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Published On: Thu, Aug 9th, 2018

6 Tips For Freshman To Write An Essay Like A Pro

If you have gotten this far in your education, you spent plenty of time in high school learning how to write essays.

And you know the drill: You have an introduction with a thesis statement, body paragraphs, and a conclusion. Now, this is a universal structure for an essay, but just using that structure obviously does not guarantee a good grade.

Much more goes into essay writing than just structure. There is the actual organization of the content into solid paragraphs with topic sentences; there are transitions between paragraphs; and, of course, there are all of those pesky grammar and punctuation rules to follow.

If you want your essay to really impress, here are some other tips that will push it over the edge.

 

  • Formal Means Formal

 

Academic writing is usually formal. (exceptions include narratives and personal essays for admissions or scholarships). This means that you use the third person – “one,” “he,” “she.” Or you make the points impersonally.

Examples

  1. Instead of, “I might require more proof,” you would write, “One might require more proof.”
  2. Instead of, “When I incorporate exercise into my daily routine, I sleep better,” you would write, “When one incorporates exercise into his daily routine, he sleeps better.”

If you use first person in a formal essay, you “sound” too casual for a serious subject.

Exceptions

  1. Occasionally in a course, students may be assigned essays that should clearly be in first person. In an English comp class, for example, you might be assigned some type of personal narrative. Or you may have an essay prompt that clearly expects you to use the first person.
  2. Admissions and scholarship essays will always use first person.

photo via pixabay

 

  • Remember, You are Making a Point

 

You have a thesis and a thesis statement. Every part of your essay must relate to that thesis statement and be “evidence” that supports it.  It’s so easy to get off track, especially if you are trying to make a word count. If you cannot make that word count with completely relevant materials, then you need to do some more research. Barring that, you may need to be more descriptive and specific in your writing.

If you are still struggling, then it’s time to get some help. There are a number of excellent paper writing services for college students, and you can find an expert writer to review your essay and make suggestions for additional information and/or descriptions that will enhance rather than detract from your thesis.

 

  • Get the Most Common Word Errors Right

 

There are professors in all curricular areas who are total “sticklers” about certain common word usage errors. Memorize these and check yourself by proofing every essay you write.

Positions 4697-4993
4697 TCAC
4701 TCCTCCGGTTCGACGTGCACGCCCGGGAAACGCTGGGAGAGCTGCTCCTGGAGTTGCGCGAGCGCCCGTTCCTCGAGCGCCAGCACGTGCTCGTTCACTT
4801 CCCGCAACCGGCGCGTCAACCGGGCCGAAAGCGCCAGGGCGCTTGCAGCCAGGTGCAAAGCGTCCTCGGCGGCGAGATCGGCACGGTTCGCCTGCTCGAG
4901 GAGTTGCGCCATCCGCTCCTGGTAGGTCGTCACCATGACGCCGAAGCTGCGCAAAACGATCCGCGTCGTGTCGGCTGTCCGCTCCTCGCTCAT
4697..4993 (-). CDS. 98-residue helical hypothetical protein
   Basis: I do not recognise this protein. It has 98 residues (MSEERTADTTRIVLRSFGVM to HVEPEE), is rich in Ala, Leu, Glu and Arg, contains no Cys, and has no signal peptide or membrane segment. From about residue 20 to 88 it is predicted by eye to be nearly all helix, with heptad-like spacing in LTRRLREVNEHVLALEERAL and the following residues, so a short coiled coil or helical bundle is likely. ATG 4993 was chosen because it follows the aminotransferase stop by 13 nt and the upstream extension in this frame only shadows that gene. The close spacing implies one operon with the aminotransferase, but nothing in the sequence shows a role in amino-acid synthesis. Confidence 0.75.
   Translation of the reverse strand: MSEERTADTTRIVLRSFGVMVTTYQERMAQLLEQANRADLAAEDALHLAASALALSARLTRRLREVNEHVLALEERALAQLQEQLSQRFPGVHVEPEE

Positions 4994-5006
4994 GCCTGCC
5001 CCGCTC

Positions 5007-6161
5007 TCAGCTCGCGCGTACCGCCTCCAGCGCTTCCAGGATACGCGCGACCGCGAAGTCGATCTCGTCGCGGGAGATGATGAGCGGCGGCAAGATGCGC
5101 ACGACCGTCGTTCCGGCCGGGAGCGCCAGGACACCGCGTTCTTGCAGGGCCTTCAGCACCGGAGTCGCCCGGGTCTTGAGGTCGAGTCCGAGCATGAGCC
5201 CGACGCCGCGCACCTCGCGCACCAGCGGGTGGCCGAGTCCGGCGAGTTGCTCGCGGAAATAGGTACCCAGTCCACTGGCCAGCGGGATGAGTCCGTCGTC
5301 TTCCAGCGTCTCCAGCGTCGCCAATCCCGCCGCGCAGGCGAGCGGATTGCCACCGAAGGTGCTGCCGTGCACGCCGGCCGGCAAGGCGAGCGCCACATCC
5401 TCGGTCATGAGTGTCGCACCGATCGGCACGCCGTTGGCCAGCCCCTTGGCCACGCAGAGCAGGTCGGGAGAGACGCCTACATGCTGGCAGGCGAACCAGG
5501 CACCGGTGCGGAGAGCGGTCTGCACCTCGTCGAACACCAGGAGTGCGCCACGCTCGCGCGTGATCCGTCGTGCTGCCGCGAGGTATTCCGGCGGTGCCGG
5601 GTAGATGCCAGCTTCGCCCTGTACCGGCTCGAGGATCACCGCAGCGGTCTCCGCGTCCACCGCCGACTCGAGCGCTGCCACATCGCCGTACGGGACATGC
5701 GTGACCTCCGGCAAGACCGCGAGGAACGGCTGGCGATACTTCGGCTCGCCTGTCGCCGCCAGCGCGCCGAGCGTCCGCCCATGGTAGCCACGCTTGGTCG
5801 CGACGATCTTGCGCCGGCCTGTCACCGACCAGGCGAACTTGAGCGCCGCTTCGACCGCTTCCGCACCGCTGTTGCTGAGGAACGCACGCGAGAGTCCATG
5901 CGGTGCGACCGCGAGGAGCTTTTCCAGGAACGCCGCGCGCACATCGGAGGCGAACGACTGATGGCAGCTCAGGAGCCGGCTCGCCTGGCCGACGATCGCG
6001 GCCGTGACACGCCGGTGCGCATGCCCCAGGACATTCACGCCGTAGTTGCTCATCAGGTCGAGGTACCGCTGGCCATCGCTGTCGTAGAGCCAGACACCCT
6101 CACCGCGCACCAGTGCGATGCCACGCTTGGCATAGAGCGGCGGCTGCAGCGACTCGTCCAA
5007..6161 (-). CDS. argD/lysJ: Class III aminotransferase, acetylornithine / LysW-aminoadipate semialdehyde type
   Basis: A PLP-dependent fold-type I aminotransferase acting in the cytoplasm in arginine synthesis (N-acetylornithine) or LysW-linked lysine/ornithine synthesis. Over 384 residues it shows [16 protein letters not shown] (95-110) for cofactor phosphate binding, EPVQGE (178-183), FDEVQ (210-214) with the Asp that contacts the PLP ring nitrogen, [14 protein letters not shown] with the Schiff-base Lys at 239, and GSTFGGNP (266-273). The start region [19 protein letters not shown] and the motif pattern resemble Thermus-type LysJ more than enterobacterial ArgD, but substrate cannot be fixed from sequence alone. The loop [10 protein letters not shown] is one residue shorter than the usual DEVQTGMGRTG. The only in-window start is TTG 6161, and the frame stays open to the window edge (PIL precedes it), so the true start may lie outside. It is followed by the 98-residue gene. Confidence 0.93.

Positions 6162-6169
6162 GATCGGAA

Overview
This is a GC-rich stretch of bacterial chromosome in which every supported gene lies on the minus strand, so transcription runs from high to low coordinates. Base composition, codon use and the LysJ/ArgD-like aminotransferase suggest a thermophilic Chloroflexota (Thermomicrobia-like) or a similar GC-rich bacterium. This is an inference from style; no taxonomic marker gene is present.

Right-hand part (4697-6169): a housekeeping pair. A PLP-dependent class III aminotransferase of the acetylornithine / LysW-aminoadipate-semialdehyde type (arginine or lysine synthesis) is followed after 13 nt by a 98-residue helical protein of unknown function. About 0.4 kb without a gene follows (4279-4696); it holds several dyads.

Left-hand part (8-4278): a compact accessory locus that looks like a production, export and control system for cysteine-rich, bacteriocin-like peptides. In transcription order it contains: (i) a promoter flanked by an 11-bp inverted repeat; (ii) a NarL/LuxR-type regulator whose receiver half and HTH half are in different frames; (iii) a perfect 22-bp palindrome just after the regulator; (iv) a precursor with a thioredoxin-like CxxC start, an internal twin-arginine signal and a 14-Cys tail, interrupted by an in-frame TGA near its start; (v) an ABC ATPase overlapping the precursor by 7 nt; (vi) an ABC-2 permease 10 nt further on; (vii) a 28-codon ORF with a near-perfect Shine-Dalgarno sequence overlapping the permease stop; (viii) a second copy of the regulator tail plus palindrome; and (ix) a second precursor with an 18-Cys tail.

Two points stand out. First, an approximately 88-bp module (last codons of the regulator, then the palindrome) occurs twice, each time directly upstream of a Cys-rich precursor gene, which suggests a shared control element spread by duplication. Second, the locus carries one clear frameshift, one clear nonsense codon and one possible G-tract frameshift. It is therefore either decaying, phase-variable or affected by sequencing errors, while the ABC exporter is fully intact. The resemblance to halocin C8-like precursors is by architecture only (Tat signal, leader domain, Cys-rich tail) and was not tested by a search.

1. There, their, they’re: “There” is an adverb and indicates where something is; “their” shows possession, such as, “The brought their opinions to bear on the topic;” “They’re is a contraction meaning “they are.”
  2. Your and You’re: “Your” shows possession, such as “your essay.” “You’re” is a contraction, meaning “you are.”
  3. It’s and Its: Again, we have possession and a contraction. “It’s” is the contraction, meaning “it is.” “Its” shows possession, as in “the company published its website.”
  4. Effect and Affect: “Effect” is a noun. “What is the effect of global warming on ocean levels?” “Affect” is a verb. “How does global warming affect ocean levels?”

One thing about formal writing: It is always better to spell out contractions – “it is,” “they are,” and “you are.” And this will help you differentiate usage.

These are a few examples of word usage issues. If you know that you struggle with these types of usage, then contact one of many academic writing services and find an editor who can proofread your essay for these types of errors, among others.

 

  • Prioritize Your Points

 

This is especially true for argumentative or persuasive essays. Often, it is best to organize the points you make in descending order of importance. And then, in the conclusion, hit these points again in the same order. You want your argument strong right from the beginning.

 

  • Title and Other Creative insertions

 

It’s a good thing to capture the interest of your reader right from the beginning. This is done by having an introduction that begins with an anecdote, a shocking statistic, etc. But even before that, you have to come up with a creative title. If you are not the “creative” type, you can find great title generator tools online.

It doesn’t hurt to insert some creative style throughout your essay, as long as it is appropriate for the subject matter. Again, if you are not the creative type, find student essay writing services that have a creative writing department, send your essay over, and see how a creative writer can add some pizazz.

 

  • Get Thee to the Campus Writing Lab

 

Nothing to fear here. Writing labs exist to help students craft the best essays possible. They are ‘manned’ by English composition experts and who will give you great pointers as well as practice activities that will improve your writing.

These six tips are by no means the end of writing improvement. But they are a start. If you take them seriously, you will impress your instructors. When they like writing, they are far more inclined to slap a higher grade on that puppy.

Author: Daniela McVicker

About the Author

- Outside contributors to the Dispatch are always welcome to offer their unique voices, contradictory opinions or presentation of information not included on the site.

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